My Philosophy of Psychotherapy


What do therapists do?  We provide a safe nonjudgmental place to encourage you to reach your potential and authentic self. We hear, search, and understand your needs, feelings, and experiences. We listen and intervene when appropriate and helpful. With the mutual participation and earnestness of both client and therapist, a greater chance exists for you to move forward to reach your desired goals.

Please note that some of these comments below may not apply in brief therapy, consultations, or couples work.

I often encourage you to spend some time during the week between sessions to slow down the mind with body - mind- spirit modalities. They can be tools to reduce stress and anxiety. They can facilitate the functioning of intuitive faculties and help to clear the mind about therapy matters. Such activities may include exercise, walking, deep breathing, massage, meditation, gardening, yoga, qi gong, and t'ai chi chih.

The duration of therapy is up to you. Ideally, however, both you and I should be in agreement as to when to end the therapy. It should be discussed at least over a few sessions. Premature and sudden endings should be avoided. They often prevent the analysis of important material, the opportunity for honest communication, and understanding the ways to address conflict by means other than withdrawal.

For those interested in reading about improving individual and couples relationships, I recommend the following books:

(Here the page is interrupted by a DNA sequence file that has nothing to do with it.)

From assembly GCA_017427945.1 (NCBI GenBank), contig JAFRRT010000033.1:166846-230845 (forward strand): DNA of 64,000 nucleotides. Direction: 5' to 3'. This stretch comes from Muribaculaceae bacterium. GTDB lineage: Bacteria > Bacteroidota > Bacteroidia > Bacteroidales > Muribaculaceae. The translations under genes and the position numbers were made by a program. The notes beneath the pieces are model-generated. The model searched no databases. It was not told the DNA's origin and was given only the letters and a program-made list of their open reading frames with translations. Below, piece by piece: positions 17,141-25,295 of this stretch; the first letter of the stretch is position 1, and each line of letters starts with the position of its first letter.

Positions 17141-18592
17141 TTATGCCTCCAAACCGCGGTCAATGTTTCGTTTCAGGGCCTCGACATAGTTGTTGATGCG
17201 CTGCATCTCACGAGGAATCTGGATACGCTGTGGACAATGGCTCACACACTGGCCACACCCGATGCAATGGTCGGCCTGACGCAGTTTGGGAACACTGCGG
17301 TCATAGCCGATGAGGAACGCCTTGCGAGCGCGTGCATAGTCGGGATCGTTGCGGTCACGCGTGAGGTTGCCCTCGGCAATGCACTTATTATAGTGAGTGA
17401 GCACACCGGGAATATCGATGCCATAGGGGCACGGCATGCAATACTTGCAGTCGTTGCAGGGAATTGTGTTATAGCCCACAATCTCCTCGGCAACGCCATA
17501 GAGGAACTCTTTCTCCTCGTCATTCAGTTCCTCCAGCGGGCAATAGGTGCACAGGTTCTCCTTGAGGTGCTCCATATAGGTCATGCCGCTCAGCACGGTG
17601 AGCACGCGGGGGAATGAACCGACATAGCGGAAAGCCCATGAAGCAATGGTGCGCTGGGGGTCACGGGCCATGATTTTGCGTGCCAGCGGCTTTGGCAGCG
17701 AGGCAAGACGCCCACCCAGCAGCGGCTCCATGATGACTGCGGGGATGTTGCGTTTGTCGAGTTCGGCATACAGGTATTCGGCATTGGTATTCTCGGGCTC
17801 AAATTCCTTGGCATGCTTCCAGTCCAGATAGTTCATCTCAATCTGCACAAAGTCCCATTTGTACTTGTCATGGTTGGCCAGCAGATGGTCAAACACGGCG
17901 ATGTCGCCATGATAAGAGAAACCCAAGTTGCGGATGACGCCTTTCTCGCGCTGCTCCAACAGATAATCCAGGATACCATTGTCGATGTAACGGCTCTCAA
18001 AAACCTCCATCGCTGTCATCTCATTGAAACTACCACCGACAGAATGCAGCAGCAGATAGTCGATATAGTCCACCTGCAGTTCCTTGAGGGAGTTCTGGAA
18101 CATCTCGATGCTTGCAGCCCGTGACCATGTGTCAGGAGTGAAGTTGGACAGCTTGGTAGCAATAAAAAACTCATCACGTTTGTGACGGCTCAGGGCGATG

Howard Markman, PHD: “Saving Your Marriage” 
Marshall Rosenberg, PHD: “Non Violent Communication”
Eugene Stehura, PHD: “Love Talk”

I have learned that underlying guilt often play an important role in psychological problems. When addressed and worked through, it can often it can lessen self-punishment and feelings of inadequacy. I recommend this book: 
Lewis Engel, PHD, and Tom Ferguson, MD: “Imaginary Crimes”

If interested in adding a dimension to traditional psychotherapy and the areas of philosophy and spirituality I recommend the following books: 
Thomas Hora, MD:“Existential Metapsychiatry", Gerald G. Jampolsky, MD:"Love is Letting go of Fear," Marshall B. Rosenberg, Ph.D.:"Nonviolent Communication," Joel S. Goldsmith:“The Art of Spiritual Healing," and Sam Menahem, Ph.D.:"When Therapy Isn't Enough."

There are three stages of consciousness: daily experience consciousness, subconscious, and super consciousness. Conscious mind is daily mind and feelings.  Subconscious mind is a repression of facts and emotions that we are not aware of. Superconscious mind is the dimension of intuition, creativity, wisdom, philosophical insights, and spirituality.  It is possible in therapy to grow in all these modalities.

I see adults of all ages- young adults, midlife, and seniors. I particularly like working with clients on relationship issues, those dealing with loss and grief, and those with gender issues. I also like to work with students.  I have a specialty in adding a spiritual dimension to the therapy, when appropriate.